Alexis’ clairvoyance stuns his clients. Somehow, mysteriously he knows about their background and is able to read and pinpoint their innermost thoughts, fears and dreams.
To Christine’s surprise and shock, he knows things a stranger could not possibly know, details about Paul’s death in a burning car and her new fiancé’s little idiosyncrasies.

Alexis’ success is easy to explain. He’s a charming and charismatic charlatan with the carefully cultivated image of a mystic.
He understands psychology 101 and knows how to push the right buttons. His strongest ally is his victims’ desperation and romanticism. He has a penetrating insight into the human psyche and and tells his clients exactly what they want to hear. A skilled magician can easily fool those who want to be fooled. Gullibility is a weakness easily preyed upon. 
He doesn’t neglect the practical side though. He plants his accomplice Emily into his targets’ houses as a maid so she can feed him all the information he needs.

There’s something of the Svengali about Alexis. He quite smartly wets people’s appetites and then leaves them dangling wanting to know more. "I cannot tell you how I know these things...but it hardly matters, does it? Since we're not going to meet again…”, he says to Christine. And she’s hooked.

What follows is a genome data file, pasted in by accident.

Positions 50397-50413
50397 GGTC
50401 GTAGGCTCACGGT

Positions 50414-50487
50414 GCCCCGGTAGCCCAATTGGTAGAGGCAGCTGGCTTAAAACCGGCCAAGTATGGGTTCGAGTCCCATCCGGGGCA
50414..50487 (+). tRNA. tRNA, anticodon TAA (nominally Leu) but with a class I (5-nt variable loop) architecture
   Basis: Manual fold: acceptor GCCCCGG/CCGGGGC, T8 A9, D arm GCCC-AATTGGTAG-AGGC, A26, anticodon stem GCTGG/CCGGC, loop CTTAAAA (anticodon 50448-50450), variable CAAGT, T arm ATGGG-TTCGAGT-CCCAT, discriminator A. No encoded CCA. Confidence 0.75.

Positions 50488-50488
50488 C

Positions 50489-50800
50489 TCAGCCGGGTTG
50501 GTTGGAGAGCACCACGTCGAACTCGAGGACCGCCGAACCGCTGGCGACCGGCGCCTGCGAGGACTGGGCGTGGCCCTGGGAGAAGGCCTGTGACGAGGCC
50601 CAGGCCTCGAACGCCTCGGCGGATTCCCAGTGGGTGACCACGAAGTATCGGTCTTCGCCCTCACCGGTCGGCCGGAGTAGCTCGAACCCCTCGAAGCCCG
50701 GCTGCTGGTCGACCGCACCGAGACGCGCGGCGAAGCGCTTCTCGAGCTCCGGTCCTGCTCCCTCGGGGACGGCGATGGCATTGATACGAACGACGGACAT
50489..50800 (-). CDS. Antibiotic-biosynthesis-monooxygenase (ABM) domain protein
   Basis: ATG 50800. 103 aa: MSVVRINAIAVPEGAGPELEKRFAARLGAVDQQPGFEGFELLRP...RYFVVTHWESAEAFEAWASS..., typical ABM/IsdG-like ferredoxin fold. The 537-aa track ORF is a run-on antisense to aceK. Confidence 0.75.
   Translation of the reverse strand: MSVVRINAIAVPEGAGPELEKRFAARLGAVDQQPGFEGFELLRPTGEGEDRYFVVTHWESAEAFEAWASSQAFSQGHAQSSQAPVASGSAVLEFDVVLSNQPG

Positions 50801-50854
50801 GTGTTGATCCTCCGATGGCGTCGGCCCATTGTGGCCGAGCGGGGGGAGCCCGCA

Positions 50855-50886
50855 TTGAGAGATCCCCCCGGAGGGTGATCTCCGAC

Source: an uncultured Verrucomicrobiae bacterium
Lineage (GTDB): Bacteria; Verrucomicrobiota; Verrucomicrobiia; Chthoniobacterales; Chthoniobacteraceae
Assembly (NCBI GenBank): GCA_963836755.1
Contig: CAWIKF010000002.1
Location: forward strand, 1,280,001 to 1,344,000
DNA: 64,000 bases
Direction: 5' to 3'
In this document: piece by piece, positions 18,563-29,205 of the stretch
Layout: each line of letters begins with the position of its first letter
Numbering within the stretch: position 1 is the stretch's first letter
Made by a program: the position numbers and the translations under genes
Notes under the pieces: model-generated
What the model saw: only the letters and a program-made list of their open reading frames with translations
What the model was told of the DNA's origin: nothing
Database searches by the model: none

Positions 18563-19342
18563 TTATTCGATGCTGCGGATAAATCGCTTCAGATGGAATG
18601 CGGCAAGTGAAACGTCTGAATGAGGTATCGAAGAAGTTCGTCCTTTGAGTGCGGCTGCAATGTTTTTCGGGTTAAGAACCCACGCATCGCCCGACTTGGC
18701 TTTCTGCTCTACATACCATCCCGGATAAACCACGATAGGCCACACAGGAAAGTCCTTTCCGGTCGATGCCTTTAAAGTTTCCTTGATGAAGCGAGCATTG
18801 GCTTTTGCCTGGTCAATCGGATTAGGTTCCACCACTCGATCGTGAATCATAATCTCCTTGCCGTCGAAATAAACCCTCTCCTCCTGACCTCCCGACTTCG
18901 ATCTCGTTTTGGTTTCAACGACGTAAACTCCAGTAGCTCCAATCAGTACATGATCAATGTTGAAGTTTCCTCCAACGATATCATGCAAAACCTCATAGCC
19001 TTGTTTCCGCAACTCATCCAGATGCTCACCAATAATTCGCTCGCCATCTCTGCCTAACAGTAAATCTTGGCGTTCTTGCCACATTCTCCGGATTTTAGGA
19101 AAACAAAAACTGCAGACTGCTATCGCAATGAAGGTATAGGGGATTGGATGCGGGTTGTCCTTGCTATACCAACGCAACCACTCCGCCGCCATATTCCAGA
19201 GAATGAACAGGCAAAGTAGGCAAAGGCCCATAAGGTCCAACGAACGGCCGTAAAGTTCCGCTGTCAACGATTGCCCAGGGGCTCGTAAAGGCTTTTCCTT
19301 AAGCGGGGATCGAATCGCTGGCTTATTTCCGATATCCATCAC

It is to Bey’s credit that his Alexis doesn’t end up as a one-note caricature. He’s a well-rounded character with more depth in him than even he thought possible.

Two years after Paul’s death, Christine is still shuttered in her grief and can’t let go of his memory. 
Some reviewers have called her character a bit dim for falling so easily for a fraud, but for me she’s simply emotionally unbalanced and on the verge of a nervous breakdown. She’s easily duped by Alexis’ apparent clairvoyance simply because she so desperately wants to believe that Paul is alive. Lynn Bari, so often the evil temptress, turns in a likable and sensitive performance as a woman who doesn’t know if she’s going crazy or being haunted by a ghost. 
It is an exploration of the classic Noir theme of a person’s desperate desire to recover a lost past. The presence is too bleak a place for Christine. The past is where happiness lies, or so she thinks. It will turn out to be an impossible dream with bitter consequences.